With all the pressing needs facing humankind, preserving wildlife habitat sometimes feels like a second-tier problem. But there's a growing recognition that ensuring biodiversity should be a top priority, and not just because of its relation to maintaining the quality of life.
At an interdisciplinary conference at Harvard University last autumn, philosophy professor Tu Weiming pointed to a deeper reason: "Anything we do to nature," he said, "reflects our inner self."
Our attitude toward nature does tell us something about our level of spiritual awareness. And as we develop more of this awareness, we contribute greatly to solving environmental problems. All progress stems from a more spiritual view of life, an understanding that God, divine Love, is really the one and only Life embracing man and the universe. This understanding develops respect and love for every expression of this wholly spiritual Life. It corrects harmful beliefs and attitudes that stem from the mistaken concept that nature is material, in conflict with itself, and more or less expendable.
From this spiritual point of view, there's an ideal and indestructible habitat for all creation - the divine Mind. "Lord, thou hast been our dwelling place in all generations," the Psalmist wrote (Ps. 90:1). There's no competition for place or order of importance in the consciousness of God, the Mother and Father of the universe. To prove the here-and-now practicality of this fact requires dedication on our part, including taking even small opportunities to expand our love.
A close encounter with a determined goshawk last June provided me such an occasion. These birds nest in a particular stretch of woods near our home, and each spring a posted sign warns that goshawks will attack to defend their young. I usually avoid the area, but it was the most direct line to my destination that day, so I forged ahead. I did pray, though, by warmly affirming God's love for all creatures. Every identity has a useful purpose, and therefore a God-provided and unencroachable place.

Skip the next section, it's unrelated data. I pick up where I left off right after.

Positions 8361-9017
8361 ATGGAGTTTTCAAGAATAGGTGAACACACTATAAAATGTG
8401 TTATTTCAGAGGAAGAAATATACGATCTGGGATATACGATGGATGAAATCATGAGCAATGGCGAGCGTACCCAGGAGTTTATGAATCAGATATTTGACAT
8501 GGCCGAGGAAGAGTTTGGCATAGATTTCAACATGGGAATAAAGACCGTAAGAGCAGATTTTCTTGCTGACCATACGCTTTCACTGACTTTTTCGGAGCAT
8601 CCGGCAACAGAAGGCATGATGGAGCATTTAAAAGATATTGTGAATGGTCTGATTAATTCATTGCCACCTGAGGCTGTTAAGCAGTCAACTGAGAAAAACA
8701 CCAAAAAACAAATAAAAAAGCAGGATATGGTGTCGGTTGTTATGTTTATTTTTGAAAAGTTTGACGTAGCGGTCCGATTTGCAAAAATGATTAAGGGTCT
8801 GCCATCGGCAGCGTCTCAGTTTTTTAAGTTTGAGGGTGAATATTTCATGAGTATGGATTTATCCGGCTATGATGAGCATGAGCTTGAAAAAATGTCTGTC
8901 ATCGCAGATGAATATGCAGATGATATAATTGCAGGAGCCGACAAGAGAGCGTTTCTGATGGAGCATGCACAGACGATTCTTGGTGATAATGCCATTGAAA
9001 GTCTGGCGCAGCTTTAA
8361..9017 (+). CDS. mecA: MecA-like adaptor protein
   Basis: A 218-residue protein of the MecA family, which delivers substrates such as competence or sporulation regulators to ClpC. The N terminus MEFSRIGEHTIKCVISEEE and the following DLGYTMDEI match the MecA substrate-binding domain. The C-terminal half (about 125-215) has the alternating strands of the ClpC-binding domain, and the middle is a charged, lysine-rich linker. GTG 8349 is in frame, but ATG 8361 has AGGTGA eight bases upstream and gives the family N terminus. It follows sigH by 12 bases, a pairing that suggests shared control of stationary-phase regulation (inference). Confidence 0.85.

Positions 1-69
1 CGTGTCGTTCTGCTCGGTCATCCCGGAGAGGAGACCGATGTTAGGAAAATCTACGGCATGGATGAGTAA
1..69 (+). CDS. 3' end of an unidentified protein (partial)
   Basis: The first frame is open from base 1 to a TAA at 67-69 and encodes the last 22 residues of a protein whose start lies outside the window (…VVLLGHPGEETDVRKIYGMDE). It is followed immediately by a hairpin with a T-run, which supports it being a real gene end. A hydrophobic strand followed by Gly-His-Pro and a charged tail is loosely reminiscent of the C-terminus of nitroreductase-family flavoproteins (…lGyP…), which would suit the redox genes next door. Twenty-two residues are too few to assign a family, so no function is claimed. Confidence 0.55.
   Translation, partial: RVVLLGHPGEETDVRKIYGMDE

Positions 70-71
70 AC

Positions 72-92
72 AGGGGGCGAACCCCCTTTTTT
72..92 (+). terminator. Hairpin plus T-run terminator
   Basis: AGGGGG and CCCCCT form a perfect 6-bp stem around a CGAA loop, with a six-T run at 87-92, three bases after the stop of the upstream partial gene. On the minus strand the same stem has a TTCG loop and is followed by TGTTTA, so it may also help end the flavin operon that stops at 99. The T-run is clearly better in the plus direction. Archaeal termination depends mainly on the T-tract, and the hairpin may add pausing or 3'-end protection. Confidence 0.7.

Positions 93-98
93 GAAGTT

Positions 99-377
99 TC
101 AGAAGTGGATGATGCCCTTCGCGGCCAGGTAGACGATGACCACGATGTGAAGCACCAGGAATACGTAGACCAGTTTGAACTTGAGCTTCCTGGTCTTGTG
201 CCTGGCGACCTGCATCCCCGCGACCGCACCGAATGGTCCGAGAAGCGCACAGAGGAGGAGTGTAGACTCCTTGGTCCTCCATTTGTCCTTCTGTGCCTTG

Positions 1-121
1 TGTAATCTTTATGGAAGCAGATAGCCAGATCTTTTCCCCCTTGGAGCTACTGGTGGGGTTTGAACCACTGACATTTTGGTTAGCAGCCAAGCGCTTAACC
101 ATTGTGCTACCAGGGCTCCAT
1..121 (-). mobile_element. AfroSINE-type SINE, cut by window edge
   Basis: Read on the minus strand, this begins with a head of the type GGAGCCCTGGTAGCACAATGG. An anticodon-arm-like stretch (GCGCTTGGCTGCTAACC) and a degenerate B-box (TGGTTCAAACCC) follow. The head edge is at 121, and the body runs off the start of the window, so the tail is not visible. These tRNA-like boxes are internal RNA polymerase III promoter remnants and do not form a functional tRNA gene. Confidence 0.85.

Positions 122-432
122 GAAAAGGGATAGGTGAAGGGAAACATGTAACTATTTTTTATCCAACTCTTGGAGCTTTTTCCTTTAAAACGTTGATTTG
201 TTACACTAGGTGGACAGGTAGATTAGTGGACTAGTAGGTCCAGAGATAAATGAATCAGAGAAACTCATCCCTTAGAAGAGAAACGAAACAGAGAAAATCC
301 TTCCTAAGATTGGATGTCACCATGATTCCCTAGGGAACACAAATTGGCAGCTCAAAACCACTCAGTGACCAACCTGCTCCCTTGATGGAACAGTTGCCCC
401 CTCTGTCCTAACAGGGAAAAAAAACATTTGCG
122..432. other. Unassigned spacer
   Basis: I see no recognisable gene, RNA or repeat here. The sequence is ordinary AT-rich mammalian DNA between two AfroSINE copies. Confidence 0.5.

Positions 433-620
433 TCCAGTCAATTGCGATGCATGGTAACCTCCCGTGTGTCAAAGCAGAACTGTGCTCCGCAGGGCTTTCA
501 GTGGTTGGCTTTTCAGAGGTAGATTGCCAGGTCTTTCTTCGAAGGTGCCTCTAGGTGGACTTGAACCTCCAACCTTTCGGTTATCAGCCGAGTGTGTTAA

This prayer replaced any concern I had, and I enjoyed the woods. Suddenly came a loud screech and rapid flapping. I hugged a tree as a bird dive-bombed, just missing my head. Moments later, it came at me again, passing close but not touching.
Instinctively, I found myself gently speaking to it: "It's OK, I'm not going to hurt you. I'm just passing through. God is taking care of all of us." I continued walking with no further interference.
The incident left me with greater respect and, yes, love for that plucky goshawk that took on a full-size human in order to protect her offspring. And it also helped me see that habitat issues aren't so much space demands as they are Love demands - God, Love, calling for its highest idea, man, to reflect love to every aspect of God's creation. Mary Baker Eddy writes, "God gives the lesser idea of Himself for a link to the greater, and in return, the higher always protects the lower" ("Science and Health with Key to the Scriptures," pg. 518).
Protecting lower ideas doesn't disadvantage the higher idea. There's a more than equal return. When we rise above self-interest to reflect something of divine Love's tenderness for its creation, we feel a closer link to God ourselves. We express more of the qualities of our divine Parent. I took a different, longer route home that day. Allowing the birds a quiet space made me happy. I felt that it linked me to divine Love.
Society is making good progress in recognizing that "dominion" over the earth doesn't mean disregarding the needs of other creatures. But the dominion God gives certainly does include the wisdom to find mutually beneficial ways to care for wildlife. Rising to this demand of Love protects and blesses us all.
God created great whales, and every living creature that moveth, which the waters brought forth abundantly, after their kind, and every winged fowl after his kind: and God saw that it was good. Genesis 1:21